by Dr. Fillmer Hevener

Most Christians understand that with the death of Christ on the cross, the Ceremonial Laws, requiring such practices as the sacrificing of animals, circumcision, and tithing, were abrogated.   The animal sacrifices pointed to the coming Messiah, whose spilling of His blood, would annul the sacrificing of animals and all other requirements associated with the Ceremonial laws.

After the crucifixion of our Savior, therefore, the New Testament Church was supported by free-will gifts.  Since there was no longer tithing, how did the Church survive financially? 

For several hundred years after Christ’s death, churches were not institutions with large buildings or paid leaders supported by the members.  Instead, the churches were similar to modern-day home groups.  They met in homes with leaders who supported themselves through such labor as carpentry, fishing, farming, etc.  Therefore, the early church groups had few expenses.  The vast majority of the funds given could be used for missionary purposes, for spreading the gospel at home and in distant places.

The Apostle Paul, a tentmaker, notes that although he had the right to receive support from the congregation, he refused to accept this support.  Why, because he did not want to take money from mission needs and because he did not want anyone suspecting that he was preaching the gospel out of a desire for money. (1 Cor. 9.)  He did not wish to hinder the spreading of the gospel of salvation through Christ.  The churches did frequently support widows, the poor, and orphans. (1Tim. 5.)  Paul did at times accept gratuities from friends (food, shelter, and friendship).  Paul, being of the tribe of  Benjamin, could not have legally accepted tithe; only the Levites could have done this. 


In the fourth century, the Roman Emperor, Constantine, converted to Christianity. He is credited with bringing status to Christianity and with starting the first large church building program. (Note: he is also credited with instituting the first Sunday law in 321; his edict required the people to rest on the “venerable day of the sun.”)  Constantine wanted the church to have impressive buildings that would honor his name and his contributions to the church.  Consequently, the church groups moved out of homes and into finer buildings and began employing full-time ministers.  Therefore, there was a need to support these buildings and these salaried bishops.  The New Catholic Encyclopedia summarizes the situation: 

“The early Christian church had no tithing system.  The tithes of the Old Testament were regarded as abrogated” by Christ’s death.  However, as the church’s material needs grew because of its vast building program and paying of bishops, it adopted the pre-cross, Ceremonial Law-method of support, tithing.  Therefore, “the Council of Macon in 585, ordered the payment of tithes and threatened excommunication to those who refused to comply.”

From the sixth century forward, tithing was adopted by the Catholic Church and later accepted into many protestant churches from the 1500’s onward. 

The Encyclopedia Brittanica notes: “Despite serious resistance, tithing became obligatory as Christianity spread across Europe….It was enjoined by ecclesiastical law from the sixth century….”  In the 14th century, Pope Gregory VII, outlawed …lay ownership of tithes.”  In other words, Pope Gregory VII, concluded that only paid clergy could receive and direct the use of tithe, not lay, unpaid, Christians. (Note: A similar position is taken by E. G. White when she states that the tithe is to be used for ministers, only. Testimonies, Vol. 9, 248-249.  This position is contrary to Deut. 14, which teaches that tithe was, among other things, to be used for strangers (refugees), orphans, and widows.)  The following statement is made by the Archdiocese of St. Louis: “TITHING IS ABSOLUTELY STILL NECESSARY IN THE CATHOLIC CHURCH TODAY. (See their: Office of Stewardship and Development statement on the www.)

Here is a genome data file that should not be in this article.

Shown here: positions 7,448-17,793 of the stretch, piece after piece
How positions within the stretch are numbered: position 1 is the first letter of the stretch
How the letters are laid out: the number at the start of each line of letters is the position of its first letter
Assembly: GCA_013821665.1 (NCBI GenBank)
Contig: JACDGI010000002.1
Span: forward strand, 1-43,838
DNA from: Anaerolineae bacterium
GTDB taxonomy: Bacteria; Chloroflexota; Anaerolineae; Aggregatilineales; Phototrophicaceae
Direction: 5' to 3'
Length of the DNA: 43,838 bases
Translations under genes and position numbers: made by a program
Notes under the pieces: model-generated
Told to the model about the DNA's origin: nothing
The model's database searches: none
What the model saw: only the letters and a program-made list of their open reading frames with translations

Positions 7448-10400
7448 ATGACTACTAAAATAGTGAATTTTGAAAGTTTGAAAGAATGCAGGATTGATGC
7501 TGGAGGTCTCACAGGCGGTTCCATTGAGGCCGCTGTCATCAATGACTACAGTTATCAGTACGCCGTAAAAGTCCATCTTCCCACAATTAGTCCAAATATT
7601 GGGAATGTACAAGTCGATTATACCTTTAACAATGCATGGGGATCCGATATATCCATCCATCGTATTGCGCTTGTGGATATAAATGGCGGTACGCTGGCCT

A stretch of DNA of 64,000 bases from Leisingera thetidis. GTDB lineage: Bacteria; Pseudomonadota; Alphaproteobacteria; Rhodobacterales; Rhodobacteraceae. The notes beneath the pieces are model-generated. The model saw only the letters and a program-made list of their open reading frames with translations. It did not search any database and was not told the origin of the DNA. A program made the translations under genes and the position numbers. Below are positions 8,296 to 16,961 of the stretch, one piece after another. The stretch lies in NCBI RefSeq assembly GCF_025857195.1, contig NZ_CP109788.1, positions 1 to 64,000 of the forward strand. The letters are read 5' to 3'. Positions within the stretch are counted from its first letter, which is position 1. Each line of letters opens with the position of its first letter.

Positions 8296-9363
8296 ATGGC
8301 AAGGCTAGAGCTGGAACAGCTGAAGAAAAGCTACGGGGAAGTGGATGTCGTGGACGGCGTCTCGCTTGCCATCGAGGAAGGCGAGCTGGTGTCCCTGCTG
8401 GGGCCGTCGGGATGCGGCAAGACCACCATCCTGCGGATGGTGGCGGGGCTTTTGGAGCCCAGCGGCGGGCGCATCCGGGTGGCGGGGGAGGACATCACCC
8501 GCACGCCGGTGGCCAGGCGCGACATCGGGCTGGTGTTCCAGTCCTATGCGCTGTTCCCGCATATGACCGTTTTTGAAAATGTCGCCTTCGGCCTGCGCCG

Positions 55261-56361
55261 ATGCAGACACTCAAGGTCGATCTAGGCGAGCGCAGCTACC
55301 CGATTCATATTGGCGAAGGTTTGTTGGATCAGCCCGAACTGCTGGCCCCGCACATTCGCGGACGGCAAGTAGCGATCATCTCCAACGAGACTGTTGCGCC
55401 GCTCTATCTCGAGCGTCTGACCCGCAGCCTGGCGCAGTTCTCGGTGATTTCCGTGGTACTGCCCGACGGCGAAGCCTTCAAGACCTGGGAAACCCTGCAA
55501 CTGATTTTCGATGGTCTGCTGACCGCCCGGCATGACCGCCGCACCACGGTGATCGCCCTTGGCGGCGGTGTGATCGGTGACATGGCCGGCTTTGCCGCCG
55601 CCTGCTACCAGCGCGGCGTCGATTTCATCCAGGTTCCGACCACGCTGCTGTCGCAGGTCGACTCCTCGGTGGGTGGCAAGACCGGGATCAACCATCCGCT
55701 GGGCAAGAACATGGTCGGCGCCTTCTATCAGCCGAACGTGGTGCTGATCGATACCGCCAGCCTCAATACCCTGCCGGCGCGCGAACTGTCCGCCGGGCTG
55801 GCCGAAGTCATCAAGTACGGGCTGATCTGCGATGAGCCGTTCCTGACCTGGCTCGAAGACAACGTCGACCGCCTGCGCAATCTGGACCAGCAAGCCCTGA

In 765, the Carolingian King Pepin III (the Short) sent a letter to all bishops making the payment of tithe by each individual to his parish church a legal obligation. Also, everyone was forced to tithe 800 years after Christ when Charlemagne founded the Holy Roman Empire, blending church and state and making tithing a state law. 

Unfortunately, when the Protestant reformers of the 1500’s broke with the Catholic Church over such issues as “salvation by grace, rather than by works,” they did not reject the spurious Sabbath, Sunday, nor the Ceremonial Law’s practice of tithing. These reformers could have had much greater credibility if they had adopted the post-cross method of support of the church through free-will giving.  See: Matthew 10:8;  Luke 6:38; Acts 20:35; II Cor. 9: 6-7; I Tim. 5:8. 

In summary, this is what we know: 

1.    Tithing was a part of the Ceremonial Law, which was abrogated by Christ’s death.

2.    The early Christian church was supported by free-will giving for at least 300 years.

3.    Tithing  first came into the Christian church when Constantine was converted; he needed money for fine buildings and for bishops’ salaries.

4.    The Catholic Church made tithing a law nearly six centuries after Christ’s crucifixion.

5.    Some 800 years after Christ, Charlemagne required the paying of tithe under the penalty of imprisonment.

6.    Priests cursed for their tithe, telling those who didn’t tithe that they would lose their salvation and go to hell.

7.    In the 1500’s, Protestant churches preached “salvation by grace,” but they continued to preach and practice tithing and the false Sabbath, Sunday. 

Friend, reject erroneous  traditions!  Prepare for eternity by accepting Christ as your Savior and by following His teachings in Holy Scripture, the Bible. 

May our Lord bless and keep each of you! 

Pastor Fillmer Hevener, Ed. D.


 Â© 2005 Guthrie Memorial Chapel